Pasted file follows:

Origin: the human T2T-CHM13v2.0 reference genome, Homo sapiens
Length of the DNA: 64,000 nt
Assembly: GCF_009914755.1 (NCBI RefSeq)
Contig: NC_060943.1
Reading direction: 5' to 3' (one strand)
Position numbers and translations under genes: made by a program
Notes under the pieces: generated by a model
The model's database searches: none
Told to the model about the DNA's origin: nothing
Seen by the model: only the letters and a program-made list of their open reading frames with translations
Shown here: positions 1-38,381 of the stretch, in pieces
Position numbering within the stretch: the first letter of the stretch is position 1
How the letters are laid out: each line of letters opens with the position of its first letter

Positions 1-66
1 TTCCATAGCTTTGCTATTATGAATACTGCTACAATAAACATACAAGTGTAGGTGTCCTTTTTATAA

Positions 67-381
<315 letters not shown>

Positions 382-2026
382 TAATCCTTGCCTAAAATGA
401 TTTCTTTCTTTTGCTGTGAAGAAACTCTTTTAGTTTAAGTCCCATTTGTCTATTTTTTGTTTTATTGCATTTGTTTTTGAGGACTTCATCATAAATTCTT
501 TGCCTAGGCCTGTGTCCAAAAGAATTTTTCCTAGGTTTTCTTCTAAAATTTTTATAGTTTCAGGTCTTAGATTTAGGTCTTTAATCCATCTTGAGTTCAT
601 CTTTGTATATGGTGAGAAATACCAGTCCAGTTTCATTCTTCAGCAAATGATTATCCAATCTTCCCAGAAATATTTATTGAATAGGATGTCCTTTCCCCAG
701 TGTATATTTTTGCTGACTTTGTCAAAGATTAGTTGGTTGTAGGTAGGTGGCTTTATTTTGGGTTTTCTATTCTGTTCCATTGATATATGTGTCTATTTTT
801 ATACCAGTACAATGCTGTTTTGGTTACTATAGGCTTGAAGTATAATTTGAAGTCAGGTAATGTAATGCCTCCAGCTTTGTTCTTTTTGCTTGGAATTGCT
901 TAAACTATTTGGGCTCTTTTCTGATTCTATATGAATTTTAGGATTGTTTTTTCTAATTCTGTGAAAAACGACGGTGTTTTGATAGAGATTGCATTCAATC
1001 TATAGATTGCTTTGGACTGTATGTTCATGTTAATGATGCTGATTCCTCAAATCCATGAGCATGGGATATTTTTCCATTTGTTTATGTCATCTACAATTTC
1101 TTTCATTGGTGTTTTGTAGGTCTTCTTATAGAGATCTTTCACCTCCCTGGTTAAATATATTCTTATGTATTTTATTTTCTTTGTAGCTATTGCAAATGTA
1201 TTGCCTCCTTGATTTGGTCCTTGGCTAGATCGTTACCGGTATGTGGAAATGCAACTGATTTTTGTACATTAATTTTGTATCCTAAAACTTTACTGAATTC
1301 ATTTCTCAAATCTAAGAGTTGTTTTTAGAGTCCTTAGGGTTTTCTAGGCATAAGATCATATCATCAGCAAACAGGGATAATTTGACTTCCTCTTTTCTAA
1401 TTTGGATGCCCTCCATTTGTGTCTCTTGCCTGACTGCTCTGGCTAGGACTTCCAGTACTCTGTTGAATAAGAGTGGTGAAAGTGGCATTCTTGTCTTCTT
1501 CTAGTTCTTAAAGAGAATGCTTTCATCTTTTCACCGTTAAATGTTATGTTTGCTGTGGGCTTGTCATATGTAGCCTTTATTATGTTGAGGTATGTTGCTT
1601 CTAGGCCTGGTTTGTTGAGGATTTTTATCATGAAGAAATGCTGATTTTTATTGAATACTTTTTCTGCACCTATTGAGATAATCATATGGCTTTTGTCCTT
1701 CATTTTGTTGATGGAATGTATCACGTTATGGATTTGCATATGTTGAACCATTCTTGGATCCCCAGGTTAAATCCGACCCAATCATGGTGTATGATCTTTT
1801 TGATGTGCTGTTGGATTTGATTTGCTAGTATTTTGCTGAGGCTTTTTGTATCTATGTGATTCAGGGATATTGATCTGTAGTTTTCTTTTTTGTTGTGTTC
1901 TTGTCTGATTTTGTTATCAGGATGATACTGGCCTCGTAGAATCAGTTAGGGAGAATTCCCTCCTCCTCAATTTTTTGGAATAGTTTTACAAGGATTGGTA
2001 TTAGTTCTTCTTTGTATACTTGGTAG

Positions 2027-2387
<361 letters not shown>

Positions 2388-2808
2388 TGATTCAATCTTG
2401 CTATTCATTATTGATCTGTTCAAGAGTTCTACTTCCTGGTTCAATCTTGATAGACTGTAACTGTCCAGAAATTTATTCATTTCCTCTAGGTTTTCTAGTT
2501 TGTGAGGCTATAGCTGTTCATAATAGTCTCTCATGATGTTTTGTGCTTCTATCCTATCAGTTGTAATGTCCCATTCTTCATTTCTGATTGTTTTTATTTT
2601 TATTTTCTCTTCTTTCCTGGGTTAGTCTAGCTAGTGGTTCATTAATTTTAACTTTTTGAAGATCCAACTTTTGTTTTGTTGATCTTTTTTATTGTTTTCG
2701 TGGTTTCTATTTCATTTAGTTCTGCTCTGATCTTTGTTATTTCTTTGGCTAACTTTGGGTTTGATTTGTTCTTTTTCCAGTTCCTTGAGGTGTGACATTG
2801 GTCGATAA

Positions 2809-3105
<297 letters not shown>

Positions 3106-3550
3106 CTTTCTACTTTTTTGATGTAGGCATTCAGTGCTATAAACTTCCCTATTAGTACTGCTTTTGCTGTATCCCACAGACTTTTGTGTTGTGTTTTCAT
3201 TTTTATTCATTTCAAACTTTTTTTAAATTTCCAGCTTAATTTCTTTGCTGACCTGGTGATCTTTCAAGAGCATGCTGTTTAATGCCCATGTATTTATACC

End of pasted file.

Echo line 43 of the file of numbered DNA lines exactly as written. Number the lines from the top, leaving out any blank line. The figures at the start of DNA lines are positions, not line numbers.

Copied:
2601 TATTTTCTCTTCTTTCCTGGGTTAGTCTAGCTAGTGGTTCATTAATTTTAACTTTTTGAAGATCCAACTTTTGTTTTGTTGATCTTTTTTATTGTTTTCG